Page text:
I’ve been thinking about the estimation books sitting on my shelf. Why haven’t I read them? For some reason they don’t seem as critical as other reads. Estimation may be taking a back seat to improved iterative process.

Iterative process is reaching its maximum with the Continuous Integration / Continuous deployment (CI/CD) movement. It’s not just about having an automated build and release. CI/CD is intended to maximize feedback loops and refine problem understanding in stable increments. It’s about iterating quickly and sustainably with units of value that users can experience.

This fits well with how I view the nature of software. Software is problem modeling. Progress is measured in understanding and solved user needs, not in code released or effort expended.

Quick stable feedback loops render estimates less important, since we’re always delivering the next most important work as quickly as we can then re-evaluating priorities in light of the new feedback.

This doesn’t justify sloppy or rushed work. We must do work in a way that is stable enough to live on in production and be iterated on again and again. We must consider the impacts our work has on system complexity, quality, and future ability to iterate. This means keeping a clean work environment, as Robert Martin would say. This usually means keeping errors down, keeping code clean and understandable, keeping a robust test suite, etc.

The more frequently the team completes stable increments, the more readily they can pivot to new knowledge. Conversely, rushed work and un-curated workspaces create friction to adapting.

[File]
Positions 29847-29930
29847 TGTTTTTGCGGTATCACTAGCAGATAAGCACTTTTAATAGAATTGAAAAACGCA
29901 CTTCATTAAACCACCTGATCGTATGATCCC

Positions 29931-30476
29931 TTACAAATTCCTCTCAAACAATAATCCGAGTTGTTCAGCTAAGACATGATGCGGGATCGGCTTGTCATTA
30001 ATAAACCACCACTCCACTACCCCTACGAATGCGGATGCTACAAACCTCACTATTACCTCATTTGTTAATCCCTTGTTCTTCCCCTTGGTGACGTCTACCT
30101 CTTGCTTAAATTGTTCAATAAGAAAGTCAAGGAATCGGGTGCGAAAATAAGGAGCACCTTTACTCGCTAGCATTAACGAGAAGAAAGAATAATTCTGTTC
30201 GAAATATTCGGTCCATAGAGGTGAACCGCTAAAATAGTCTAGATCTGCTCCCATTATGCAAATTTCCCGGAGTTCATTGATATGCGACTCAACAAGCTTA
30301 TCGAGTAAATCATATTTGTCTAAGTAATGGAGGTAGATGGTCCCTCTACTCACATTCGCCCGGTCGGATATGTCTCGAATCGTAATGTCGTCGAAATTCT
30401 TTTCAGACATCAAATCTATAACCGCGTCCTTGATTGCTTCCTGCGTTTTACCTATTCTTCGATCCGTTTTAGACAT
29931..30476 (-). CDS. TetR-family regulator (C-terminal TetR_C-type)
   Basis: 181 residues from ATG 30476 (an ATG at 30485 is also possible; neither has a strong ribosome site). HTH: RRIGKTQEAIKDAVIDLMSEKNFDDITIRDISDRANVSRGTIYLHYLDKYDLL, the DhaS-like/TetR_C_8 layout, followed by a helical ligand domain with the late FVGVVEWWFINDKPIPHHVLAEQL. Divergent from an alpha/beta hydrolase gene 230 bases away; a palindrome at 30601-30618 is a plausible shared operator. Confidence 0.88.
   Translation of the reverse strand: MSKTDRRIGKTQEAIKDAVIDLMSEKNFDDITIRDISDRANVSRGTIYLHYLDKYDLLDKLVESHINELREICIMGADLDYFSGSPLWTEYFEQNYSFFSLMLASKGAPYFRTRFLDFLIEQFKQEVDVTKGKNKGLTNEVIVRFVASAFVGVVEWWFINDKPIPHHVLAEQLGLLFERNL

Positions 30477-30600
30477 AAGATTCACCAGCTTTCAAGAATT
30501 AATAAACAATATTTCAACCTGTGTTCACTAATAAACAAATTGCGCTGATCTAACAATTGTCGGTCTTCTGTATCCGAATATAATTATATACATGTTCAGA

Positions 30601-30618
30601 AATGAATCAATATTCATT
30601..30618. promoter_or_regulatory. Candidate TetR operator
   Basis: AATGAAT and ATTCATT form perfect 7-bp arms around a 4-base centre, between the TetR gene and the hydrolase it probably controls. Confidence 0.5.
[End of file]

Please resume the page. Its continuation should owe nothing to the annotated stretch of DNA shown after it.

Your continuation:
I’ve heard that military special forces say

Slow is smooth. Smooth is fast.

Slow in this case doesn’t mean inefficient. It means we should never be rushed. We should never move so fast we lose sight of the end goals. By taking time to be deliberate and measured, we make higher quality decisions and we move faster than if we hurry.

Cutting quality for short-term gains is not smooth. Shortcuts create friction that effect performance and build bad habits. The key to going fast is a sustainable and consistent process, a smooth process.

Phrases used with CI/CD include “shift pain left” or “if it hurts, do it more often”. Doing challenging activities like reviews, merges, and deployments more frequently forces us to invest in those processes and smooth the experience. You can’t rely on manual deployment steps or extended manual testing if you deploy several times daily. These processes need to find errors fast and with as much automation as possible. In a sense, CI/CD extends “tightening the net” beyond testing into other key processes. The goal is to permanently improve agility and safety by refining process in sustainable ways.

DORA is one of the longest and most measured studies on software team performance. It identified four key measures that predict team performance

  • Lead time (from review passed to deployed)
  • Deploy frequency
  • Mean time to recovery (how long to fix broken things)
  • Change failure rate

None of these differentiating measures relate to long-term planning. They measure how we approach work. How smooth our continuous process is.

I want to be clear that I’m not against estimation or long-term planning. Smooth process requires a prioritized pipeline, which requires a sense of the bigger picture and cost-benefit tradeoffs. It’s more that estimation and planning milestones takes a back seat to how ongoing work achieves understanding, agility, and sustainability. The plan serves the work, the work doesn’t serve the plan.

Of course, I may be missing the perspectives or contexts that benefit most from estimation.

In conclusion, I think estimation has reduced in importance because we’ve realized good estimation is not a forcing function of team performance. Most business software systems experience continual change. We are continually refining the problem. Thus the driver of performance is the quality of our processes and feedback. It is more important to focus on smooth increments of progress than to better predict the future.